Just start something and be open to the lessons that you will learn along the way.
The deep infiltration of digital information into our lives has created a fervor around the supposed corresponding loss of logged-off real life. Each moment is oversaturated with digital potential: Texts, status updates, photos, check-ins, tweets, and emails are just a few taps away or pushed directly to your buzzing and chirping pocket computer —
Re-reading this now. Remembering when it first came out last year. Considering this for a first reading in a class next year.
The assumption driving these kinds of design speculations is that if you embed the interface–the control surface for a technology–into our own bodily envelope, that interface will ‘disappear’: the technology will cease to be a separate ‘thing’ and simply become part of that envelope. The trouble is that unlike technology, your body isn’t something you ‘interface’ with in the first place. You’re not a little homunculus ‘in’ your body, ‘driving’ it around, looking out Terminator-style ‘through’ your eyes. Your body isn’t a tool for delivering your experience: it is your experience. Merging the body with a technological control surface doesn’t magically transform the act of manipulating that surface into bodily experience. I’m not a cyborg (yet) so I can’t be sure, but I suspect the effect is more the opposite: alienating you from the direct bodily experiences you already have by turning them into technological interfaces to be manipulated.
Changing aesthetics: Shopping online for clothes typically involves scrolling through pages and pages of images. Mary Kantrantzou believes that this has lead to shoppers paying more attention to designs that stand out - in particular unusual colours or prints. She believes this has been a factor in the resurgence of print.
I believe it.
I’ve been wanting to start one of these for architecture students.
Northeastern University has a student-run venture accelerator with $250k cash. Is this what it takes to keep kids on campus?
College is crazy expensive—and it’s getting more expensive all the time. Entrepreneurs like Peter Thiel are fond of saying it’s not worth it. But 23-year-old Chris Wolfel, who is getting his bachelor’s from Northeastern University this spring, found college to be not only a good investment, but the perfect launching pad for his entrepreneurial dreams.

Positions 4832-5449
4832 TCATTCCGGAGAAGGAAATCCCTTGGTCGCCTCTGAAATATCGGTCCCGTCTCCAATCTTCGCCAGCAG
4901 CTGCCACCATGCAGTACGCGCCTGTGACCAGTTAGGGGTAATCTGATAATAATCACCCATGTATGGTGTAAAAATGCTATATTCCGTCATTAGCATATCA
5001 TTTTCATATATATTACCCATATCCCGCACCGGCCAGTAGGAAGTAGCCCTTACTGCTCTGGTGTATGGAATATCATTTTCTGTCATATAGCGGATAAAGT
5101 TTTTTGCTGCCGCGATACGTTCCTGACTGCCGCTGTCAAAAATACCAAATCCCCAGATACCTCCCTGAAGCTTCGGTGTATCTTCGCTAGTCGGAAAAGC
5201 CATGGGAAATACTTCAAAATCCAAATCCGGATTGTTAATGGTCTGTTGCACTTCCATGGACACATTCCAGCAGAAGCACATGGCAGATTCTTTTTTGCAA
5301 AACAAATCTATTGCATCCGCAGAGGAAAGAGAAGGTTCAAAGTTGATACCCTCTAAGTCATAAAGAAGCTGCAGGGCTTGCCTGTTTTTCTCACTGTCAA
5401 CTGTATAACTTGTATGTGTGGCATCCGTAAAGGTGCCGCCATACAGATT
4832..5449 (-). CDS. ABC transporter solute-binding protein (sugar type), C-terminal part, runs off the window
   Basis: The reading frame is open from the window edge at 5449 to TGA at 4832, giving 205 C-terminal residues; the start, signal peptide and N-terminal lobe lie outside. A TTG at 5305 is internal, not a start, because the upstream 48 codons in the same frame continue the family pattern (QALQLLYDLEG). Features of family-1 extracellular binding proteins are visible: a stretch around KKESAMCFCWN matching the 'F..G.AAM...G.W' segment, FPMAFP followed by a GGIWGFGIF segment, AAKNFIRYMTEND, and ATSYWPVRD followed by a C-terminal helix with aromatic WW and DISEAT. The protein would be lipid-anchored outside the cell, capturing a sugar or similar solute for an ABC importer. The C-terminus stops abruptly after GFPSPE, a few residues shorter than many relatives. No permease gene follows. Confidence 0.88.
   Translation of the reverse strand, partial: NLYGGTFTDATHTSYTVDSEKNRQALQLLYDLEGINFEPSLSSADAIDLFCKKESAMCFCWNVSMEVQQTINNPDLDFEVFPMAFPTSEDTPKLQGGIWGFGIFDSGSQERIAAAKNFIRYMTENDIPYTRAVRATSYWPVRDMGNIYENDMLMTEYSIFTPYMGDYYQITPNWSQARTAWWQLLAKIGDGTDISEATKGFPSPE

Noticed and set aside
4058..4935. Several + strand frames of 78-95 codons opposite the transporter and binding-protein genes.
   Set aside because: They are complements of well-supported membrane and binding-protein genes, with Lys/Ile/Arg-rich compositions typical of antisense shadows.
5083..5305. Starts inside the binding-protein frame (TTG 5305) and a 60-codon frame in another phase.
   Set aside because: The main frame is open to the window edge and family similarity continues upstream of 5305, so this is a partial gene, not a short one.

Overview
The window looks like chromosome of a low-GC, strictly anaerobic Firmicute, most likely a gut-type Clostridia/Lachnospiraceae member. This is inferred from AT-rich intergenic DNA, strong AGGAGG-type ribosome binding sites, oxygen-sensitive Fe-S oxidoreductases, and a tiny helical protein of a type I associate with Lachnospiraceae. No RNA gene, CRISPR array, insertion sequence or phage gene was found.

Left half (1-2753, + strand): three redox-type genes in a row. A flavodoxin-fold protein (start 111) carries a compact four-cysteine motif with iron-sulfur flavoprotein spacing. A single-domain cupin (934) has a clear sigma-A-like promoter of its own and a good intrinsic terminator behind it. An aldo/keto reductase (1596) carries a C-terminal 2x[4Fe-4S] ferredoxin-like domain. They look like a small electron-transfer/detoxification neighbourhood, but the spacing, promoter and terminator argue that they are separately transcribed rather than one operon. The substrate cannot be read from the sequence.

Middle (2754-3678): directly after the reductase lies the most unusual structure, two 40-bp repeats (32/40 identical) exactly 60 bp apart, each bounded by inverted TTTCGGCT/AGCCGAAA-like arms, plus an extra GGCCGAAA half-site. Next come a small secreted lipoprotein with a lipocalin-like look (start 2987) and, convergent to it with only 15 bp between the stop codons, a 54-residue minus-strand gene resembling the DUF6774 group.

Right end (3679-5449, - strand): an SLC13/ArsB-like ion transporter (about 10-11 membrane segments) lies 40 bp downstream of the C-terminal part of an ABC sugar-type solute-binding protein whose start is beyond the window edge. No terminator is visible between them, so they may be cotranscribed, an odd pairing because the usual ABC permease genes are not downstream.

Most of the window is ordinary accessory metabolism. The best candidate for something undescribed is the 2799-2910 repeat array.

For the last two years, Wolfel has been the CEO of IDEA, the only student-run venture accelerator in the country. Founded in 2009, IDEA offers workshops, meetups, coaching, mentoring, and most importantly, funding, all from alumni donors, for student startups. Wolfel and his team were able to raise $250,000 to help launch almost 300 businesses by students from every school across the university.
“Northeastern right now is one of the biggest hotbeds of entrepreneurship I’ve seen,” says Wolfel. He points to the longstanding co-op model to explain why—Northeastern’s five-year bachelor’s degree program includes three six-month-long full-time internships, so “people come here knowing they’re going to work no matter what.” For the last few years there’s even been a self-co-op model for student entrepreneurs to take time off to work on their own projects.
It could be said that IDEA is challenging the very idea of university education.
Is the major purpose of convening a university and charging tuition to allow students to ponder the good life or expand the boundaries of human knowledge—or to turn collegians into entrepreneurs?
[Image: Flickr user Steve Jurvetson]
Facebook, The MacArthur Foundation, Mozilla and the Family and Online Safety Institute (FOSI) are hosting a hackathon where developers, designers, educators, programmers and learning innovators will develop social tools — apps, badges, curricula, and other prototypes — that help make for a…
The artist is engaged constantly in building anti-environments. (And, by the way, the Courtly Love people were engaged in making love itself into an art form.) The artist is engaged typically in creating situations and images that will vivify or revivify the ordinary scene. The ordinary scene tends to dull and numb the sensibilities. If you think of art as primarily concerned with perception and awareness, you can easily see why, when ordinary routinized forms tend to numb awareness, the role of art is to keep faculties alert.